The only thing I had been thinking prior to the journey was "I pray he sleeps". I have been on trains with wailing babies before. And hated it, of course. Don't get me wrong, I wasn't bothered about Marley's crying upsetting other people on the journey. I honestly didn't care. But I had just played football for the first time in six months the night before, my legs were in pieces, I hadn't got to bed until 2:00am and I wanted to try and get some rest for myself.
Selfish? Yes. Bothered? About as much as any new dad coping on four hours sleep a night, I imagine.
Anyway, the train was packed. Incredibly, Marley slept the ENTIRE way there (well, unless you count that one trip to the bathroom where he had his nappy changed, and proceeded to piss everywhere; all over the wet wipes, the changing mat, the walls, the floor, the ceiling, his own face.....thankfully my wife took that one on)
As far as first train rides with a newborn go, this couldn't have been smoother.
Having said that, our fellow passengers on the seats around us made for a very entertaining journey. Over the four and a half hour journey, we were entertained by:
- three guys from a London brewery start-up called Forest Road who were promoting their beers in Edinburgh
- a bagpiper who was travelling up for the World Championships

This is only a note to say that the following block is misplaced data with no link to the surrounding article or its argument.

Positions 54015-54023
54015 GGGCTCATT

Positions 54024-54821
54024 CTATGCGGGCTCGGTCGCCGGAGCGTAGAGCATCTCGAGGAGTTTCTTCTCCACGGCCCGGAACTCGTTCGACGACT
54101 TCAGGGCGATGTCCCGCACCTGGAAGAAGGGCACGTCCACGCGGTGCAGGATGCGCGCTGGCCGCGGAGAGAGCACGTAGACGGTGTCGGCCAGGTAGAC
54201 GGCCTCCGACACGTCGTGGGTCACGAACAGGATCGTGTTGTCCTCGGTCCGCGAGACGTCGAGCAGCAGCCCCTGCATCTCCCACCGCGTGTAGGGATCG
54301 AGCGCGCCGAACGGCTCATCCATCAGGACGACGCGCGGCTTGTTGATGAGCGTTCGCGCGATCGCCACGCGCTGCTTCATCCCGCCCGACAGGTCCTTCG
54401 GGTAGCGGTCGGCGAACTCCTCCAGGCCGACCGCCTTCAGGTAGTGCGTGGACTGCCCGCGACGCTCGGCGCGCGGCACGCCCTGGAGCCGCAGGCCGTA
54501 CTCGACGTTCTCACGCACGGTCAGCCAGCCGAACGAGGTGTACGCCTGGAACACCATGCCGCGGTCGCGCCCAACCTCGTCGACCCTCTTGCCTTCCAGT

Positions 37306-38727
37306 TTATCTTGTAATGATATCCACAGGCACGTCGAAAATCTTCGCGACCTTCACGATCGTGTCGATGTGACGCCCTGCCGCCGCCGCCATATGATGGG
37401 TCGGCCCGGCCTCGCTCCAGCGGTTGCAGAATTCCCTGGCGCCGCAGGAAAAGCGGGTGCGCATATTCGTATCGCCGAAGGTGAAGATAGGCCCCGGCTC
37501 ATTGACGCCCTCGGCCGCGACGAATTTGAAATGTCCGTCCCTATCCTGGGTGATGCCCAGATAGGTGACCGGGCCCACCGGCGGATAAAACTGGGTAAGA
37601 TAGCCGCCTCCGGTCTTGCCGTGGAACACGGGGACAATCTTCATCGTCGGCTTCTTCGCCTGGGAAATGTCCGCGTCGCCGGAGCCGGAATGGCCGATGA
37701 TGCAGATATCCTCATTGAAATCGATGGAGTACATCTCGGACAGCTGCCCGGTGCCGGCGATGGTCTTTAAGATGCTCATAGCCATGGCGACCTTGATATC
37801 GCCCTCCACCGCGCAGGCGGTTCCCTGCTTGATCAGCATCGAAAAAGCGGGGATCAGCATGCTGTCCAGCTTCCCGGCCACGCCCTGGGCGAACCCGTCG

- a female criminal who had just been released from jail that morning
- a magical dwarf
The most vocal of the bunch was, of course, the criminal. She "never thought she would end up in jail" and painted a picture of a placid woman who had just flipped when she'd caught her husband of many years sleeping with her best friend. It turned out she had a slightly more questionable background than she first made out, and with a brother also in jail (murder) and countless other stories up her sleeve, it didn't sound like she'd be enjoying her new-found freedom for too long.
Still, she regaled the carriage with tales of what goes on inside, utterly convinced that prison provides the best possible opportunities for business. The train was a slightly duller place after she got off. But the bagpiper stepped up with his own brand of entertainment to keep things going. After one of the brewery guys tried (and failed) to get any notes out of the instrument, I took Marley out when the piper began blasting out some tunes.
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It was at this moment I encountered the dwarf. Standing in the vestibule, bouncing Marley along to the tune of Scotland the Brave, he seemed to appear magically out of nowhere. We spoke for a few minutes, but I don't think I really heard anything he said. I was too busy thinking about how I could make this all in to a show at next year's Fringe.